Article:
A private commission examining how to make government service more attractive recommended Wednesday that salaries for top Administration officials, judges and members of Congress be increased.
The 36-member National Commission on Public Service, headed by former Federal Reserve Chairman Paul A. Volcker, recommended a pay raise that could end up as large as the one Congress killed last month after public opposition.
Volcker would not speculate on whether he believed Congress would endorse a pay increase, but he said that, based on talks with lawmakers: “I do find some renewal of interest in the subject.”
House Majority Whip Tony Coelho (D-Merced) was more pessimistic, saying: “Will something get done this year? I doubt it. Something needs to be done but I’m not at all optimistic.”
The commission’s pay proposal is similar to the one made in the final weeks of the Ronald Reagan Administration by a congressionally created commission that assesses federal pay every four years. Reagan and President Bush endorsed that proposed 51% increase.
Under the Volcker commission plan, a pay increase of 25% would be effective immediately. A second pay raise would wait until a new Congress convenes in 1991. Also, members of Congress would have to give up speaking fees, or honorariums, with which many lawmakers supplement their incomes.
Currently, most members of Congress are paid $89,500, Cabinet-level officials are paid $99,500 and directors of various bureaus, deputy secretaries, assistant secretaries and other top officials are paid from $75,500 to $89,500.
The commission also recommended pay raises for rank-and-file federal employees, but the panel suggested that the increases be absorbed into existing budgets by reductions in force and the elimination of programs. It also suggested that the pay rates vary from locality to locality, based on the cost of living.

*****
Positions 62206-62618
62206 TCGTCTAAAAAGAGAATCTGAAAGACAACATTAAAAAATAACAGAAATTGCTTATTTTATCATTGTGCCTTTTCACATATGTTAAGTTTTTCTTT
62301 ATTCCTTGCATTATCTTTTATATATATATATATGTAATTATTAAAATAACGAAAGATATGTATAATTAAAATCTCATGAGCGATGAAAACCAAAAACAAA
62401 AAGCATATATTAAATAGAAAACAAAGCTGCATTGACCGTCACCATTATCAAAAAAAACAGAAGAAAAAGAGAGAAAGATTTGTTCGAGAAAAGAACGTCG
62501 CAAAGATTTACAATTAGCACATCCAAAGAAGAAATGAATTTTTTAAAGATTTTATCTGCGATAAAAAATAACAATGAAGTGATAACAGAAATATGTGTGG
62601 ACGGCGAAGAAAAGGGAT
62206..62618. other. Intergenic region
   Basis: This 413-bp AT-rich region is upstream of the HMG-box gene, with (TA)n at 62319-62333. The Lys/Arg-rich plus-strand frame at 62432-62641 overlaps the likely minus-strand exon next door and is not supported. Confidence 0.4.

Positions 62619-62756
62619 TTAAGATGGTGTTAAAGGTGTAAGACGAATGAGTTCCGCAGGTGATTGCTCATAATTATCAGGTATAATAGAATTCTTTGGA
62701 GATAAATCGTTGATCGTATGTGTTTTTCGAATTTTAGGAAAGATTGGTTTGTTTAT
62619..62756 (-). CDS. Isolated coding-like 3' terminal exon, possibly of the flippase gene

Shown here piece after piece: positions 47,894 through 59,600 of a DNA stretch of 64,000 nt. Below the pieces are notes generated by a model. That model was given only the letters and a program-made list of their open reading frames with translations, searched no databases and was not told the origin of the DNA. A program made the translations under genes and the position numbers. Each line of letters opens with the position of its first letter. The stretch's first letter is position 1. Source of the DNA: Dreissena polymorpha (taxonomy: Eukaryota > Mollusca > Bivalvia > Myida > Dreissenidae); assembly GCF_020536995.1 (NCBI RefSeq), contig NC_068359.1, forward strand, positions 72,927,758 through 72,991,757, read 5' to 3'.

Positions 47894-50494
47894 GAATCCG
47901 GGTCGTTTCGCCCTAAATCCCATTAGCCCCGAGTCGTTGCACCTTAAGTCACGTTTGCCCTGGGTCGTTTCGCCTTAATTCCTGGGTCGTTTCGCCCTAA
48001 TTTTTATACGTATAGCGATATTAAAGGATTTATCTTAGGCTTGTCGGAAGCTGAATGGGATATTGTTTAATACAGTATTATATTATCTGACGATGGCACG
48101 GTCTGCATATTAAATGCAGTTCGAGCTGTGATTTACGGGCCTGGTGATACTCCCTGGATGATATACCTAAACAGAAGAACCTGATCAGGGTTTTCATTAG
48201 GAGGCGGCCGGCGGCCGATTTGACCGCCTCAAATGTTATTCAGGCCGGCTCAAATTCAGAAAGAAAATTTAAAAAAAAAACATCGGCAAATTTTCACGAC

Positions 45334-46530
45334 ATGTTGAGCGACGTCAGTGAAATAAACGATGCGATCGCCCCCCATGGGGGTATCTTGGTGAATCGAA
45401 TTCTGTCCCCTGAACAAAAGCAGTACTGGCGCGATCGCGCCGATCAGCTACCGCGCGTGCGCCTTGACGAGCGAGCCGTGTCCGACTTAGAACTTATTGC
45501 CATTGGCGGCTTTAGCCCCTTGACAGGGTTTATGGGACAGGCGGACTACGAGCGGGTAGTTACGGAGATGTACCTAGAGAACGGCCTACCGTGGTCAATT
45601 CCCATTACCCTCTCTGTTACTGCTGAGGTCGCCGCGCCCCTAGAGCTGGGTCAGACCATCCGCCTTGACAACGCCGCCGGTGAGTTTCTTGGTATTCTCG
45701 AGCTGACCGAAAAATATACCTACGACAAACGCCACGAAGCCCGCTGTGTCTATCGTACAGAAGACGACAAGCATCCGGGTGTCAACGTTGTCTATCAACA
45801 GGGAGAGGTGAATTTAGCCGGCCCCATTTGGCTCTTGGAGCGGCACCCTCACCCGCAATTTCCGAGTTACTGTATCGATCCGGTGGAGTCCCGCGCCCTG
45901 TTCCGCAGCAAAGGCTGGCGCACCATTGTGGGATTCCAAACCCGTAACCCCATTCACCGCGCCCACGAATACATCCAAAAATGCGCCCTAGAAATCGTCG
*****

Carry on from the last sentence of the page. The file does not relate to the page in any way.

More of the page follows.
Douglas Fraser, former president of the United Auto Workers and a member of the commission, said that organized labor generally supports the commission’s report but disagrees with the proposal that pay vary from locality to locality. “It creates in many cases gross inequalities,” Fraser said.
Among other commission recommendations:
--The number of presidential political appointees should be reduced from the current level of about 3,000 to about 2,000 and career officials should more frequently be considered for sub-Cabinet appointments.
--The President and Congress should establish a public service scholarship program open to 1,000 students who would receive tuition and costs in return for a commitment to a specified term of government service.
--The President should “set the highest standards of ethical conduct for those who hold the public trust, and act quickly and firmly to remove those who violate that trust.”
--The financial disclosure process, “while a key protection against conflicts of interest, should be streamlined to ease the burdens on potential appointees.”